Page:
Arizona Immigration Law Worries Mexican Government

U.S. border wall in Neco, Arizona.
U.S. border wall in Neco, Arizona.

U.S. border wall in Neco, Arizona.
U.S. border wall in Neco, Arizona.

Today in Latin America

Top Story — The Mexican Foreign Ministry protested on Wednesday against a proposed Arizona law that would allow police greater authority to detain suspected undocumented immigrants and compel them to provide proof of immigration status.

The Arizona legislature has already passed the bill, SB 1070, but Governor Jan Brewer has yet to sign it.

The message echoed a statement last week from the Mexican Embassy criticizing the proposed law.

“The Mexican Embassy observes with great concern the potentially serious effects for its nationals’ civil rights that could result from certain legal initiatives, like SB 1070,” the statement said.

The press release also said that the Mexican government worried that the law could have “possible negative effects” on relations between the Mexico and Arizona if it were to pass.

The bill has caused controversy nationally, with some opponents saying it amounts to racial profiling.

Approximately 500,000 undocumented immigrants live in the state of Arizona and 90 percent of them are from Mexico, according to Mexico City’s The News, citing figures from the Pew Hispanic Center.

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Andes

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Image: jonathan mcintosh @ Flickr.

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This post has been corrected. An earlier version said the law “would allow police to stop suspected undocumented immigrants and compel them to provide proof of immigration status.” In fact, the allows police to compel suspected undocumented immigrants to provide proof of documentation only after a police officer has made “lawful contact” with the suspect.

9 comments

  1. why is it ok for illegals to break american law. is it the fault of american tax payers that the govs. of cent. and latin amer. are so corrupt.
    how about trying your own stimulas programby building public housing, roads, water and sewer lines, dams for irrigation projects. how many other jobs would this create?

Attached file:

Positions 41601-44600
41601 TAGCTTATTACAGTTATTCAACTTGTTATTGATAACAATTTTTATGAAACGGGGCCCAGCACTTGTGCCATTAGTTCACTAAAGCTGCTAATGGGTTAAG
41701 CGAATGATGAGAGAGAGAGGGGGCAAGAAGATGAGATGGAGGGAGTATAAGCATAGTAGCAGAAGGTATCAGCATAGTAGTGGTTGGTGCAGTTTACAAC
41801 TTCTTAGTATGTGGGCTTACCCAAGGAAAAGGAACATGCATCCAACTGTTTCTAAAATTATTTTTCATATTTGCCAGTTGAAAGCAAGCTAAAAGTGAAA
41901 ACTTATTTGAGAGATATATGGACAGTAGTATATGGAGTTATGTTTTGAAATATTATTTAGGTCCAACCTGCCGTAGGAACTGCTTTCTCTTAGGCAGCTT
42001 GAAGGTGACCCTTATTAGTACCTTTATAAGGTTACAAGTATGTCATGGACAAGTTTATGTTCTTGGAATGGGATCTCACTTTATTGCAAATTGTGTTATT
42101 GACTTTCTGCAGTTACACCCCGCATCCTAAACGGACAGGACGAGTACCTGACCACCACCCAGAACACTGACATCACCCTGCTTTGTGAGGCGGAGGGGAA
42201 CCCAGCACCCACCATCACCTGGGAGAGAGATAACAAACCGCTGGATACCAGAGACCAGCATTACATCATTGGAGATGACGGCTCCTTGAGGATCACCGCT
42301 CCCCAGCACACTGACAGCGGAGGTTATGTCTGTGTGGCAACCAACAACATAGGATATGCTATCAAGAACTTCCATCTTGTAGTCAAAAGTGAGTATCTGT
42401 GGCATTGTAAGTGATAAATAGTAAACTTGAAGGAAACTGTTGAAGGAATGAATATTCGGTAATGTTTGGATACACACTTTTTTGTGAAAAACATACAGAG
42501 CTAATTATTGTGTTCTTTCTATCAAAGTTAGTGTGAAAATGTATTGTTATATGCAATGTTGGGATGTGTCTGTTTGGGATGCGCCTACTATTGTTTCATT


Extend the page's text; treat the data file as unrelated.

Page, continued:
no its is easier to export your poor and uneducted to amer. your cheap labor is hurting amer. driving it to a third world country.
    no i dont blame illegals for amer. problem. it is our system of being so accepting. but remember when america fails that only leaves russia and china. do you beleive they will be as accepting or willing to help your nations.
    except for cuba you are all freely elected gov. where do americans flee when things go bad, we dont we wait till the next election and vote for someone new.
    i am not against immigration just illegal immigration, i say to those who follow the law welcome, but to those who come illegally it time to say adios.
    remember when america fails the world will be in trouble.

  2. Who cares what the Mexican Government thinks of our laws? Why don’t they transform their potentially great nation into a place that it’s citizens can be proud of and not want to escape.

  3. Tell the Mexican Government to shut up or we will pass a law modeled on their immigration law, Mexican immigration law is much tougher than Arizona’s new law AND they enforce it. Hippocritical b……..

  4. First of all i don’t know why when they say ILLEGAL people they all refer to all the
    Mexican People, their is more illegal people here in the United States that aren’tlegal here. Everyone is an immgrant here In the U.S.A

  5. I don’t think this article summarizes the law accurately, and I wonder if the Mexican government has any idea what the text of the law says.

    This law does not allow law officers to stop anybody they see. It does allow them to ask for ID (typically, driver’s license) when somebody is ALREADY STOPPED under the usual, lawful standard (probable cause – in traffic stops, that would include driver and passengers). I am an American citizen, white, female, with a Texas accent. I have been asked for the same ID required in this law every time I have ever been stopped.

    If this law were as quoted, most US citizens would disapprove of it.

  6. Thank you for your comment, this post has been corrected. According to the text of the bill, law enforcement officers can compel a suspect to provide proof of citizenship only after making “lawful contact.” However, please note that under this new law, suspected undocumented immigrants would have to provide proof of legal immigration status–a driver’s license would not suffice.

    Roque Planas
    General Manager
    Latin America News Dispatch

  7. Howdy! Would you mind if I share your blog with my twitter group? There’s a lot of folks that I think would really enjoy your content. Please let me know. Cheers

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